The "merger of equals" set to combine WA coal play Aviva Corporation and Canada's Northern Energy and Mining has fallen over, amid a worsening for resources projects.
Shares in Amcom Telecommunications jumped 11 per cent higher yesterday as Futuris Corp confirmed it had finally quit its stake in the telco through an institutional placement at 9.5 cents a share.
THE AUSTRALIAN FINANCIAL REVIEW:
Page 1: Rio Tinto will slash 14,000 jobs from its global workforce and may be forced to sell several of its most attractive assets in a desperate bid to pay down its crippling debt levels and restore investor confidence in the battered mining group.
Treasury secretary Ken Henry has played down the need to cut the company tax rate and conceded that excluding the goods and services tax from his landmark review of the nation;s tax system would constrain the options for reform.
Energy companies are demanding an overhaul of regulations they fear will limit their ability to tap financial markets for billions of dollars to comply with the Rudd government's emissions policies and ensure a secure power supply.
Page 3: ABC Learning Centres' lenders could inject $35 million in additional funds to keep the company's 720 profitable centres operating until they can be sold, after the federal government promised as much as $34 million to prop up 241 loss-making centres until the end of March.
Indonesia has called on Australia to show stronger leadership on climate change, as expectations mount that the federal government will opt for a cautious start to emissions trading.
Page 4: Financial turmoil and falling investment returns have sparked a dramatic surge in disputes between consumers and financial services providers.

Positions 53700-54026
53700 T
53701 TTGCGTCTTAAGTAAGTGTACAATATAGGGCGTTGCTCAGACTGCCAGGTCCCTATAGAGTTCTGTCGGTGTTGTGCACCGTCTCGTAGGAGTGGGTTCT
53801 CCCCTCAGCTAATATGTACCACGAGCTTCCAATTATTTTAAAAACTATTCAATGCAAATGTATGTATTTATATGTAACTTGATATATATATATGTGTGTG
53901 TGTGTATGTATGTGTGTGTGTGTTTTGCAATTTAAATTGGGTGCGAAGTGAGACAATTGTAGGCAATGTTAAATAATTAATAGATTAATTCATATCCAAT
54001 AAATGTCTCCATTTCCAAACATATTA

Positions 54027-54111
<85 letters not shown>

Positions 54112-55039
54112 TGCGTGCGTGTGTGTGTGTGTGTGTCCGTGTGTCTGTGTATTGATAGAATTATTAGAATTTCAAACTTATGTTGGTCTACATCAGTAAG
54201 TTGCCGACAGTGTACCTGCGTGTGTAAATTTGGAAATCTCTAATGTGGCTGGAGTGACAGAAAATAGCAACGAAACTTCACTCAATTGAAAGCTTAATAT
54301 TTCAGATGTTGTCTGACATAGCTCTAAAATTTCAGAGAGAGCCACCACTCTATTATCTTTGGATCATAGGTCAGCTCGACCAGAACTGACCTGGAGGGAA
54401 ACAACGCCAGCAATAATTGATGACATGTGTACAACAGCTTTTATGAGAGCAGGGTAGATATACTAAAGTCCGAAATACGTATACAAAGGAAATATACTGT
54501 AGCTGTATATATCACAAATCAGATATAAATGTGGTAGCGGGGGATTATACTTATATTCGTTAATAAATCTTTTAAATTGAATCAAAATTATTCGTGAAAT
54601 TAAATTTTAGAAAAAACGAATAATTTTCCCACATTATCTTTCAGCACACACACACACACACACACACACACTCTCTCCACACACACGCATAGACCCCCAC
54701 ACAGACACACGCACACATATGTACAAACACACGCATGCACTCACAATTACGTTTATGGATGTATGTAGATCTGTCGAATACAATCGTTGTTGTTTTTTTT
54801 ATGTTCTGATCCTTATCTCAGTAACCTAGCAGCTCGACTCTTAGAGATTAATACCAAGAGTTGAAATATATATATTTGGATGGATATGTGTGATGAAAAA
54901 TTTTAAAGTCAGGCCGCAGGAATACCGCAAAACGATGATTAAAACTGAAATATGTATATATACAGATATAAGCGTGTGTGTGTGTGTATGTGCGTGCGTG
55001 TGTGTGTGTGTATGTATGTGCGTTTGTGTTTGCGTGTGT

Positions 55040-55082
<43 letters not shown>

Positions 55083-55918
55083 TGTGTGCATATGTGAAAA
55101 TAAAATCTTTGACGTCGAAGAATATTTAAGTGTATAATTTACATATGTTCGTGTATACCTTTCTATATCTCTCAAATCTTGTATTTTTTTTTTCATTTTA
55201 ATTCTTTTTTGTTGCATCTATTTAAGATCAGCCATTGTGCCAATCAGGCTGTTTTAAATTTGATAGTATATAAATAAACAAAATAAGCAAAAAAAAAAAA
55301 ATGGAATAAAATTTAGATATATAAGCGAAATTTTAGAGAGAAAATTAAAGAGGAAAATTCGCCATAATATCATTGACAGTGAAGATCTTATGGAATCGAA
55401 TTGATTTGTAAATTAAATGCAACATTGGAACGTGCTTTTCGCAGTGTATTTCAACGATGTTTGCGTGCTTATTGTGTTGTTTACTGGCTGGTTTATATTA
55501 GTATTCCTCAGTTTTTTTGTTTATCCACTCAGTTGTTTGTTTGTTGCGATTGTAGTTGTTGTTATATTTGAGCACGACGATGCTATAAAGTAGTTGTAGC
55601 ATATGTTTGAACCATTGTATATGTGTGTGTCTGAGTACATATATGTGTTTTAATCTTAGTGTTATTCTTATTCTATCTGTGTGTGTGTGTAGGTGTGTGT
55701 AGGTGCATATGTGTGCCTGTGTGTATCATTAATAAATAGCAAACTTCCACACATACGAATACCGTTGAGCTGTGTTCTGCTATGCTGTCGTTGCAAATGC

Page 5: West Australian Treasurer Troy Buswell has warned the state may suffer its slowest growth in almost a decade next financial year, with slumping demand for commodities and fragile consumer and business confidence expected to slash the pace of growth by about two-thirds.
Page 8: The resources sector could benefit from major tax changes aimed at curbing the use of fixed government charges in favour of more flexible royalty fees that would lighten the tax load on new projects.
Page 11: BHP Billiton has thrown its weight behind employers' calls to retain the Office of the Australian Building and Construction Commissioner, citing risks to its multi-billion-dollar pipeline of resource projects.
Page 12: A shock fall in the pace of China's producer price inflation in November, to just 2 per cent year on year, has raised the threat of potential deflation in 2009.
Page 15: The board of Qantas Airways has agreed to further merger talks with British Airways on creating an $8 billion cross-continental carrier.
Page 1: The Rudd government has been forced to bail out the childcare industry again - giving ABC Learning $34 million yesterday to guarantee care for 20,000 children until the end of March.
Page 2: Billionaire miner Andrew Forrest's Fortescue Metals Group will defend charges over the deaths of two workers last year when Cyclone George flattended one of the company's railway camps in the Pilbara.
Page 3: Fifty-five ABC Learning childcare centres will be closed at the beginning of next year, while another 241 are being propped-up by the federal government.
Ron Walker, the former Melbourne lord mayor and Liberal Party treasurer, has held on to his position as chairman of Fairfax Media in spite of his long support for the ousted chief executive David Kirk.
Finance: Mining giant Rio Tinto will slash 14,000 jobs, and cut capital expenditure, as it tries to ease investor fears about its balance sheet.
National Australia Bank will inject $1.58 billion into its Clydesdale Bank in Britain to comply with capital requirements in the nation's credit guarantee scheme.
Fairfax Media will cut its full-year dividend by 80 per cent - with little market expectation of a return to normal payouts for at least two years - as the company attempts to tackle its $2.5 billion debt burden.
OZ Minerals is going downhill at an alarming rate.
The Qantas board has given airline executives a green light to continue talks on the $8 billion merger with British Airways.
Australia's largest steelmaker, BlueScope Steel, will cut jobs as the demand for steel rapidly deteriorates - plunging up to 25 per cent last month.